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Pointers - C Interview Questions and Answers

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1. What is indirection?

If you declare a variable, its name is a direct reference to its value. If you have a pointer to a variable, or any other object in memory, you have an indirect reference to its value. If p is a pointer, the value of p is the address of the object. *p means "apply the indirection operator to p"; its value is the value of the object that p points to. (Some people would read it as "Go indirect on p.")

*p is an lvalue; like a variable, it can go on the left side of an assignment operator, to change the value. If p is a pointer to a constant, *p is not a modifiable lvalue; it can't go on the left side of an assignment.

Consider the following program. It shows that when p points to i, *p can appear wherever i can.

#include <stdio.h>
int main()
{
        int i;
        int *p;
        i = 5;
        p = & i;    /* now *p == i */
        printf("i=%d, p=%P, *p=%d\n", i, p, *p);
        *p = 6;     /* same as i = 6 */
        printf("i=%d, p=%P, *p=%d\n", i, p, *p);
        return 0;
}

After p points to i (p = &i), you can print i or *p and get the same thing. You can even assign to *p, and the result is the same as if you had assigned to i.

2. How many levels of pointers can you have?

The answer depends on what you mean by "levels of pointers." If you mean "How many levels of indirection can you have in a single declaration?" the answer is "At least 12."

int i = 0;

int *ip01 = & i;

int **ip02 = & ip01;

int ***ip03 = & ip02;

int ****ip04 = & ip03;

int *****ip05 = & ip04;

int ******ip06 = & ip05;

int *******ip07 = & ip06;

int ********ip08 = & ip07;

int *********ip09 = & ip08;

int **********ip10 = & ip09;

int ***********ip11 = & ip10;

int ************ip12 = & ip11;

************ip12 = 1; /* i = 1 */

If you mean "How many levels of pointer can you use before the program gets hard to read," that's a matter of taste, but there is a limit. Having two levels of indirection (a pointer to a pointer to something) is common. Any more than that gets a bit harder to think about easily; don't do it unless the alternative would be worse.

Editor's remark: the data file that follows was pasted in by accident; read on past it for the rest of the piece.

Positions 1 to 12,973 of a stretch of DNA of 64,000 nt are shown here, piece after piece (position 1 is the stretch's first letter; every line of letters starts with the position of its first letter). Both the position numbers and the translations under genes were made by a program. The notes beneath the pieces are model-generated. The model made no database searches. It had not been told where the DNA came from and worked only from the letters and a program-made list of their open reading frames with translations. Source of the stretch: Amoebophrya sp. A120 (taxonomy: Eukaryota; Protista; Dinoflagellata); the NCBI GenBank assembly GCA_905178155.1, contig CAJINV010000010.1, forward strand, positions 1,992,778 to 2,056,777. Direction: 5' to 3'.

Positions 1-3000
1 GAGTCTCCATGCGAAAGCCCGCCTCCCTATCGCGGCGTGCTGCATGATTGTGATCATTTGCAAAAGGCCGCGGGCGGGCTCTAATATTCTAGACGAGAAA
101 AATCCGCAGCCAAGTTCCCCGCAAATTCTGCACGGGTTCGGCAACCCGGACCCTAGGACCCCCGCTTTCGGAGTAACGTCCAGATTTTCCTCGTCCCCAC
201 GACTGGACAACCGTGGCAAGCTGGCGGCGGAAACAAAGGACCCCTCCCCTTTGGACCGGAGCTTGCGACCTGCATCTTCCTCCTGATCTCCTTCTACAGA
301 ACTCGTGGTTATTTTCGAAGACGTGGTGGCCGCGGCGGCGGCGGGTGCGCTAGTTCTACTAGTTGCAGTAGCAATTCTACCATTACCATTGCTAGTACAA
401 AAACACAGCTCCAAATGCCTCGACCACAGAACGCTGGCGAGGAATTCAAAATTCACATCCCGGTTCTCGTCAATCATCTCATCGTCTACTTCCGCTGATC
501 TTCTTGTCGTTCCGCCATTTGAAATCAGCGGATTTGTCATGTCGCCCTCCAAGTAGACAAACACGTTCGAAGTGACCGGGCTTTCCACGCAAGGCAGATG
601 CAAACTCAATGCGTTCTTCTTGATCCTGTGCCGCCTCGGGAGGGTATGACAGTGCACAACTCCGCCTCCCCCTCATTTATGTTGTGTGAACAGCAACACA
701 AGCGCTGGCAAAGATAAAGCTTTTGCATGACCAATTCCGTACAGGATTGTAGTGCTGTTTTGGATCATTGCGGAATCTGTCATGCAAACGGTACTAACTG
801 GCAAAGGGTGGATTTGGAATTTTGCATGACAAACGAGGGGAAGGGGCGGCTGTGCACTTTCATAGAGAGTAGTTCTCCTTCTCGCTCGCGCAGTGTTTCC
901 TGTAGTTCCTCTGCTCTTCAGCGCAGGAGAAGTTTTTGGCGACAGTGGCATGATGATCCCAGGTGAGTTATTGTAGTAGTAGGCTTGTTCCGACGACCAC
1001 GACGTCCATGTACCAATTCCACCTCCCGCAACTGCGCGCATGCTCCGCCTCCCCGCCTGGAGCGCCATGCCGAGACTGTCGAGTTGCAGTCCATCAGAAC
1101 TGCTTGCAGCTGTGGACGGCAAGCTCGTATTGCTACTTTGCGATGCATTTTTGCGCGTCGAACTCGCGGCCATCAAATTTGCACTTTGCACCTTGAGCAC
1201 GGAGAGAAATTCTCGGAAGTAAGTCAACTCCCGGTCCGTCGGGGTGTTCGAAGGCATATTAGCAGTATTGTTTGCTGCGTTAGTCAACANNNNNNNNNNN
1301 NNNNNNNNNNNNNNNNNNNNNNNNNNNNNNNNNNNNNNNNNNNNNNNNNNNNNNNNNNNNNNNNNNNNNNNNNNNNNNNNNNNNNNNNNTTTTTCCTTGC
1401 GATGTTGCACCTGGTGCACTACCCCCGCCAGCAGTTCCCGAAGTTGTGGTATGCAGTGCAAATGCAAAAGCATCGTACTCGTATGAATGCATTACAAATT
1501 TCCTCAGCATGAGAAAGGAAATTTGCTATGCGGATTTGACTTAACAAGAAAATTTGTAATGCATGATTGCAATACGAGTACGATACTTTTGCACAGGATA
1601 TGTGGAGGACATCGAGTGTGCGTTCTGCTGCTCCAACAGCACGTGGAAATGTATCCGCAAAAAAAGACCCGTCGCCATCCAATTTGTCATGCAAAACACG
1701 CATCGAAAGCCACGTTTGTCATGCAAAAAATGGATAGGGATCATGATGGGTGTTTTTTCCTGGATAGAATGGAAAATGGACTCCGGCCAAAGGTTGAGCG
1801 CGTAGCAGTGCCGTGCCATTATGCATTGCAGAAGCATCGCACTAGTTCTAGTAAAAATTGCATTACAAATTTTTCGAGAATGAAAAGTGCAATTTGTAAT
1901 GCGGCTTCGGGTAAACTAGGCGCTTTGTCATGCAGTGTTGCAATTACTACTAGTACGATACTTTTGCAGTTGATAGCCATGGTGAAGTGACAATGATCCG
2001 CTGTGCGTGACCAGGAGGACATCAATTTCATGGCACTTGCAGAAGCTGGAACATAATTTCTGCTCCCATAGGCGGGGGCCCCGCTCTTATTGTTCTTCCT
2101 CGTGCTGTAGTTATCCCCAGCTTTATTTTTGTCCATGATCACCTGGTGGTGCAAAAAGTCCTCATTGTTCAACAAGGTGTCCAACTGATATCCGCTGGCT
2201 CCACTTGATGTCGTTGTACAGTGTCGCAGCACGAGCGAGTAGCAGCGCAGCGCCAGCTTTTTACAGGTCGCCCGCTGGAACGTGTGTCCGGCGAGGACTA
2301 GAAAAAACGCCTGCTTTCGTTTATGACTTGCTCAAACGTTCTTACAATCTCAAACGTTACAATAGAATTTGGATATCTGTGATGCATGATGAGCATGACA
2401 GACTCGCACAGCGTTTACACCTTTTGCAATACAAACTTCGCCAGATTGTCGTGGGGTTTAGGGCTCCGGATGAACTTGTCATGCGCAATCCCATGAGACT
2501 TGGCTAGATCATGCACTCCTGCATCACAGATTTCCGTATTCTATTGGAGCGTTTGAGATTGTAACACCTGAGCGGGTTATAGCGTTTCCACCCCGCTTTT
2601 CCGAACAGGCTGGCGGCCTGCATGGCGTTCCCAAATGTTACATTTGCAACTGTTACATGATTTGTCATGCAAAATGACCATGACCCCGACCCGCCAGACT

If you mean "How many levels of pointer indirection can you have at runtime," there's no limit. This point is particularly important for circular lists, in which each node points to the next. Your program can follow the pointers forever.

Consider the following program "A circular list that uses infinite indirection".

/* Would run forever if you didn't limit it to MAX */
#include <stdio.h>
struct circ_list
{
        char    value[ 3 ];     /* e.g., "st" (incl '\0') */
        struct circ_list        *next;
};
struct circ_list    suffixes[] = {
        "th", & suffixes[ 1 ], /* 0th */
        "st", & suffixes[ 2 ], /* 1st */
        "nd", & suffixes[ 3 ], /* 2nd */
        "rd", & suffixes[ 4 ], /* 3rd */
        "th", & suffixes[ 5 ], /* 4th */
        "th", & suffixes[ 6 ], /* 5th */
        "th", & suffixes[ 7 ], /* 6th */
        "th", & suffixes[ 8 ], /* 7th */
        "th", & suffixes[ 9 ], /* 8th */
        "th", & suffixes[ 0 ], /* 9th */
        };
#define MAX 20
int main()
{
     int i = 0;
     struct circ_list    *p = suffixes;
     while (i <= MAX) 
     {
             printf( "%d%s\n", i, p->value );
             ++i;
             p = p->next;
     }
     return 0;
}

Each element in suffixes has one suffix (two characters plus the terminating NUL character) and a pointer to the next element. next is a pointer to something that has a pointer, to something that has a pointer, ad infinitum.

The example is dumb because the number of elements in suffixes is fixed. It would be simpler to have an array of suffixes and to use the i%10'th element. In general, circular lists can grow and shrink.


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